This article appears as part of the Unspun: Scottish Politics newsletter.

One of the great pleasures of newspaper journalism is the letters page. It’s a direct pipeline between reader and writer, providing columnists with nuanced, intelligent feedback from informed and exceptionally bright folk.

There is, incidentally, no comparison between the letters page and what passes for so-called digital ‘feedback’ on Twitter or the like. Being shouted out by BigMalky07585738 is never enlightening.

Only the letters page gives writers real, nourishing food for thought. That feedback can be uncomfortable, as smart readers have taken the time to pull you up on short-comings. That’s valuable, though. You learn from it. It can also be quite the morale boost when an article you’ve grafted over gets the thumbs-up from those same smart readers.

Letters are seldom nasty, nearly always considered. I often exchange private emails with readers who write into the letters page, taking our conversations further.

It’s that spirit which prompts this column. Two readers wrote fascinating letters this week analysing my thinking around the SNP. The letters were elegant, polite, pointed and persuasive – and crucially made me realise I owe readers further explanation about why I write what I write. As all good writing should, the letters provoked introspection.

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Both letters responded to a column in which I said the SNP is bringing defeat upon itself through continual policy failure, scandal and in-fighting. I was, it’s fair to say, quite caustic.

Let me add that being true to my beliefs and honest with readers are the values that guide me as a columnist. I’ve never written one word I don’t believe.

Reader Derrick McClure wrote to say that as “an independence-supporting columnist”, I “would be better employed in calling on the SNP to get its act together than in predicting its collapse”. 

Reader Mary Thomas’s letter made the point that I should have acknowledged that under the SNP Scotland fares much better than England under the Tories.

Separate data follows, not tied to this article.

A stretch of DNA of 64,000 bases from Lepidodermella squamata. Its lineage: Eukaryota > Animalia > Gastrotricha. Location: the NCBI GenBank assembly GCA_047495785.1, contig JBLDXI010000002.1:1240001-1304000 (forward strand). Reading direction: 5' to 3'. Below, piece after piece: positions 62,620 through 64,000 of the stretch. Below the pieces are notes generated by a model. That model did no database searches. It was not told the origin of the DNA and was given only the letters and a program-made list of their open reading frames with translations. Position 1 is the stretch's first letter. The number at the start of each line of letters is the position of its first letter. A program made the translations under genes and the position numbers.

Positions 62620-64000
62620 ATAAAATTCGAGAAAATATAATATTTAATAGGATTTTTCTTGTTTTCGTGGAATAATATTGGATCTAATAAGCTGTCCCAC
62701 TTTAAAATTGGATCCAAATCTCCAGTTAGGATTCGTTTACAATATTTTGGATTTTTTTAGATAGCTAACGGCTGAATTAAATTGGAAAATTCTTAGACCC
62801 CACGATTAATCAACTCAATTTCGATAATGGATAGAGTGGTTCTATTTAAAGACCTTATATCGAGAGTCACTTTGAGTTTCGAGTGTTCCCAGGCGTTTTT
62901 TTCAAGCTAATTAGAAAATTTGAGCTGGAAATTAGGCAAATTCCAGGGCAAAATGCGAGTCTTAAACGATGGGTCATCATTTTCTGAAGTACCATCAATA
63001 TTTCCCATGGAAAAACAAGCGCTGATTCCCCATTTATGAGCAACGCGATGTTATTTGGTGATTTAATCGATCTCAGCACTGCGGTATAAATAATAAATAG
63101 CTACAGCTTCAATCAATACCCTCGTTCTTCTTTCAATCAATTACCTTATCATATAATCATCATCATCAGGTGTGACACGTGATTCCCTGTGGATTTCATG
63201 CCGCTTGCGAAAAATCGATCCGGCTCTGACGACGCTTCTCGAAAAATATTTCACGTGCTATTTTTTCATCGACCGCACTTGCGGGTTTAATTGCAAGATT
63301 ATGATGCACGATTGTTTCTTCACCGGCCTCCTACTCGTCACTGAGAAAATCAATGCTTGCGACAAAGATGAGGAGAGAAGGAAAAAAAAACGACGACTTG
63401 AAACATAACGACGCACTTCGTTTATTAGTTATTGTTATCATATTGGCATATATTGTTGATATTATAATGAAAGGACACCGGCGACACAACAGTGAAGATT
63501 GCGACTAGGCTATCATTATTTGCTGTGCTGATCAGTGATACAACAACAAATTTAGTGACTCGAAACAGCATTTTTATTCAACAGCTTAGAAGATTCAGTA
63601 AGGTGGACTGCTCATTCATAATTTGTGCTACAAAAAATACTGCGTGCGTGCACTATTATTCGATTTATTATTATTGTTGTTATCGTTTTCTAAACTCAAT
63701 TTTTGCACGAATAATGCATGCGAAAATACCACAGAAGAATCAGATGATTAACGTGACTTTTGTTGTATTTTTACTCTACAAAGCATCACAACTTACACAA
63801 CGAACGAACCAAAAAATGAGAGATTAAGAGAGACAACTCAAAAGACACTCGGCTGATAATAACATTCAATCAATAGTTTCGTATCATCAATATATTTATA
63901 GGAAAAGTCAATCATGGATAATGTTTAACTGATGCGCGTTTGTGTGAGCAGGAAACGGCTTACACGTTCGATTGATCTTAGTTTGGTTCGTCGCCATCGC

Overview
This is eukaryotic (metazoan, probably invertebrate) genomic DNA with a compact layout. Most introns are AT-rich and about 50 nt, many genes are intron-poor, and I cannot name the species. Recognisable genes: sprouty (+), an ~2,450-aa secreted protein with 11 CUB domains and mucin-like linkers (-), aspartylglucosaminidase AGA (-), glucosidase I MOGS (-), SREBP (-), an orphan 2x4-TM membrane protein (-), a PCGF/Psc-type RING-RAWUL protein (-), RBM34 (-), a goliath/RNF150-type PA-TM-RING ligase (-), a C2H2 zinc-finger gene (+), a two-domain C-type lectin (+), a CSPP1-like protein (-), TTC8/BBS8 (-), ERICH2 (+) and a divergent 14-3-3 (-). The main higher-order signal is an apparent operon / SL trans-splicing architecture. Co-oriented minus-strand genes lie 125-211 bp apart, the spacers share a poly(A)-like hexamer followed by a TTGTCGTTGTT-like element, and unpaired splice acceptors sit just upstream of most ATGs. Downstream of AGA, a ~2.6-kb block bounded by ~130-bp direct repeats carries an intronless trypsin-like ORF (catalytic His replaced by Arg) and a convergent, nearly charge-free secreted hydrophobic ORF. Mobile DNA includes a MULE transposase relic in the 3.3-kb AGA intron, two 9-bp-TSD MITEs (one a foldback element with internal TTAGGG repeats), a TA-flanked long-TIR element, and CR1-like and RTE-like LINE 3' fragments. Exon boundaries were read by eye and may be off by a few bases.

As a left-of-centre moderate Yes voter, I understand and respect where Derrick McClure is coming from. Evidently, he wants to see independence happen. So do I.

However, I cannot in good faith keep repeating the same points. For years now – literally – in my columns I’ve beseeched the SNP to do better, not just for the sake of independence, but for the sake of Scotland and every citizen.

My position is that independence will only be achieved when – if – the SNP learns to govern so well that majority support solidifies for Yes, leaving no room for Westminster to deny another referendum. I cannot change my view on that.

The Herald: 'I’ve beseeched the SNP to do better, not just for the sake of independence, but for the sake of Scotland and every citizen''I’ve beseeched the SNP to do better, not just for the sake of independence, but for the sake of Scotland and every citizen' (Image: Newsquest)
I also understand and respect Mary Thomas’s opinion. I agree with her that Scotland fares better under the SNP than England does under the Tories. No question.

However, again, I’ve said that often. I regularly single out the Scottish Child Payment for praise as an exceptionally positive SNP policy.

Nevertheless, the SNP cannot rest on so few laurels. Nor, I’m afraid, is being ‘better than the Tories’ good enough for Scotland and its citizens.

I’ve always seen independence as existing outside of politics. It’s a civic matter, for the conscience of individual citizens. It is not owned by any party. In fact, tying the fortunes of independence to the SNP’s fortunes is dangerous, I believe.

Read Neil every Friday in the Unspun newsletter.

But my disappointment in the SNP is tempered by the fact that my thoughts on our government led to such an interesting – and hopefully positive – exchange with valued readers. I hope this shows journalists listen respectfully to their audience.

I also hope Derrick and Mary tell me what they think of my response to their thoughtful contributions. Long may such exchanges continue.